Missed George's talk? You can watch it on YouTube here. In the midst of the huge drag that is Covid-19, join Coalition for the Deschutes and the Juniper Group of Sierra Club and escape for a while with explorer George Kourounis. What: Hold on tight as explorer George Kourounis shares his 20+ years of tracking down and documenting the most fearsome natural forces on planet Earth. Chasing tornadoes in Oklahoma, hunkering down in the eyes of hurricanes like Katrina & Sandy, descending deep into menacingly active volcanoes...George is the guy who runs into places that most sane people run away from, all to showcase the beauty and power of Mother Nature. George will be sharing stories, images, and videos from his most extreme expeditions in more than 75 countries spanning all seven continents. Curious about George Kourounis George Kourounis is Explorer In Residence for the Royal Canadian Geographical Society and has hosted 50 episodes of the globally-broadcast TV ... Read more

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June 2020

COGS Virtual Presentation – June 25th – Extinction: Using catastrophic events to construct the geologic timeline

June 25, 2020 @ 7:00 pm - 8:30 pm

Presentations - Field Trips - More updated frequently at www.CoGeoSoc.org =============  COGS Visiting Scholar Presentation ================== Thursday June 25th  "Doors" open at 6:45PM  -- Presentation starts at 7:00PM Register in advance for this meeting: https://us02web.zoom.us/meeting/register/tZEpcuygrDItGdCpHpsdys6RmwAMIYHD1ztS After registering, you will receive a confirmation email containing information about joining the meeting William Orr, University of Oregon Professor Emeritus Extinction: Using catastrophic events to construct the geologic timeline Mass extinctions have been important markers in the geologic record since the geologic timescale was laid out over 200 years ago. University of Oregon Professor Emeritus William Orr will explore some of the largest mass extinction events in Earth's history, and our best estimates as to their cause. Recent ideas about the causes of extinction events will be presented, including volcanism and meteor impacts, as well as a look at some of the species that survived these catastrophes and how these events were used to construct the geologic ... Read more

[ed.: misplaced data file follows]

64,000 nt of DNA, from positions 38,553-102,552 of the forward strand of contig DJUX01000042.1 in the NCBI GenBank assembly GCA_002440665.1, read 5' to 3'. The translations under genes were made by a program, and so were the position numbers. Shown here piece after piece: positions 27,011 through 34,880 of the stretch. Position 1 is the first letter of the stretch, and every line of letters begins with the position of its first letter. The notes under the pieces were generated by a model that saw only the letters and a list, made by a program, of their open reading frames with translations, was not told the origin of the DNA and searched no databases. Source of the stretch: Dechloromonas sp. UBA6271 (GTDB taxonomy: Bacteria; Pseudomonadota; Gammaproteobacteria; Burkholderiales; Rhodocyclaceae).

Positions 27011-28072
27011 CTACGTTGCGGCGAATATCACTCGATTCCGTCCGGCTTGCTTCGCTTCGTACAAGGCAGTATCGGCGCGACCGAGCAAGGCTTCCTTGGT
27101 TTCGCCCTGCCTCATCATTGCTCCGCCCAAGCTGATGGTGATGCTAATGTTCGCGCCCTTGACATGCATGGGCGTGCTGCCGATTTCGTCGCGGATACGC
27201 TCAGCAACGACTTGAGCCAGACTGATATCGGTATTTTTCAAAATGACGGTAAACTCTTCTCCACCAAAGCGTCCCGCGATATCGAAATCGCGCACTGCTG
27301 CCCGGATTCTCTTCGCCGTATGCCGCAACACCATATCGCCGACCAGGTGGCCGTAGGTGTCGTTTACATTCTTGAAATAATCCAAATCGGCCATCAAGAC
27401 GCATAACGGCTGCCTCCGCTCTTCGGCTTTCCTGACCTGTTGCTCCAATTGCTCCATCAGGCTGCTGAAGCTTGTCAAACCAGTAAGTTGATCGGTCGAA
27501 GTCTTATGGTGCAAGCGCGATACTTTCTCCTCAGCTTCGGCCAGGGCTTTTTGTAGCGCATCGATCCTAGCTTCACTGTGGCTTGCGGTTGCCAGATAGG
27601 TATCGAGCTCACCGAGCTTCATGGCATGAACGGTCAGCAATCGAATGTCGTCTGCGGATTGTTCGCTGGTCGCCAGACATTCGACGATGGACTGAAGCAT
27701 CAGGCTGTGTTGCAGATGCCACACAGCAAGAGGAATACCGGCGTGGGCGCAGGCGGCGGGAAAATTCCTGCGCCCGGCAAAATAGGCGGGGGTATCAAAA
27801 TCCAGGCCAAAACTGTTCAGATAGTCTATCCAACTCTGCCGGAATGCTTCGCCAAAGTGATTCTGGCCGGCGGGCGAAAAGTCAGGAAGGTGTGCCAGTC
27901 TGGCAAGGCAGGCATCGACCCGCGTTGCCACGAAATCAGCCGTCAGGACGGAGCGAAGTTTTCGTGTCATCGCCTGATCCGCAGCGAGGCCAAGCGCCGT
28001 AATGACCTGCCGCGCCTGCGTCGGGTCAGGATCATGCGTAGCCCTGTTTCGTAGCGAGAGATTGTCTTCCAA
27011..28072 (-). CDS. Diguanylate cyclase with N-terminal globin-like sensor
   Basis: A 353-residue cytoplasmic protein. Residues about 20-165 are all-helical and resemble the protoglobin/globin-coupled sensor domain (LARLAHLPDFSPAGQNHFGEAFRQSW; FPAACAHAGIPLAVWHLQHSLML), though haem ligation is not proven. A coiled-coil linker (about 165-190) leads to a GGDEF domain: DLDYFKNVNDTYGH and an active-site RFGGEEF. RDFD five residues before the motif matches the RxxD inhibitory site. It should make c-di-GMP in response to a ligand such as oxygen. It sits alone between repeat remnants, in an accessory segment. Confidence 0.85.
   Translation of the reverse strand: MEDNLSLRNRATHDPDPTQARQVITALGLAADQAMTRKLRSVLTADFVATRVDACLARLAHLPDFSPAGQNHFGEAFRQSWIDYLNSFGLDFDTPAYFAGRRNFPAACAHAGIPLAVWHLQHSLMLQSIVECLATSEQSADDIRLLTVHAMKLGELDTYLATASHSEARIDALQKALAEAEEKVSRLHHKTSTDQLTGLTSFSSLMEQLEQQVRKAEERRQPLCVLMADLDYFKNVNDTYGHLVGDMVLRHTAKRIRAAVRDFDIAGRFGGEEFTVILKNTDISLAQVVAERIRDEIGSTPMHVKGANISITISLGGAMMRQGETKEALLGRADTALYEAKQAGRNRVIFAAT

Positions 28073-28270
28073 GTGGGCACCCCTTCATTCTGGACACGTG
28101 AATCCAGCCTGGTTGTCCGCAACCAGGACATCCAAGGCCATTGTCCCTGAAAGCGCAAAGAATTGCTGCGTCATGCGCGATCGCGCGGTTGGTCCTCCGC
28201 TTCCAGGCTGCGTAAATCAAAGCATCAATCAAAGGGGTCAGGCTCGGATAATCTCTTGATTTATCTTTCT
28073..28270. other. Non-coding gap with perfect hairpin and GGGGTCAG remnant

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April 2021

Got Glaciers? Going, Going, Gone Past-to-Future: Vanishing Glaciers in the Deschutes Basin

April 1 @ 7:00 pm - 8:30 pm

NOTE: This event has passed. Find the recording here. From fish to farms, from flora to fire hazard, glaciers are crucial to our well-being. And yet... Oregon’s glaciers are the natural water reservoirs of the high Cascade water towers. Glacier meltwater sustains rivers during the late summer and fall for flora, fauna and irrigation. The glacier melt chills streams for salmon and trout, with the attendant effect of cooling surrounding forests that reduces fire risk and intensity. In short, glaciers are an integral part of Central Oregon ecosystems and economies. And yet, we do not know how many glaciers remain today in the basin, let alone how many existed a century ago. In this talk, Dr. Anders Carlson will present on the Oregon Glacier Institute's findings from the first census of glaciers in Oregon since the 1950s. We will examine how these glacier changes are related to regional climate change, ... Read more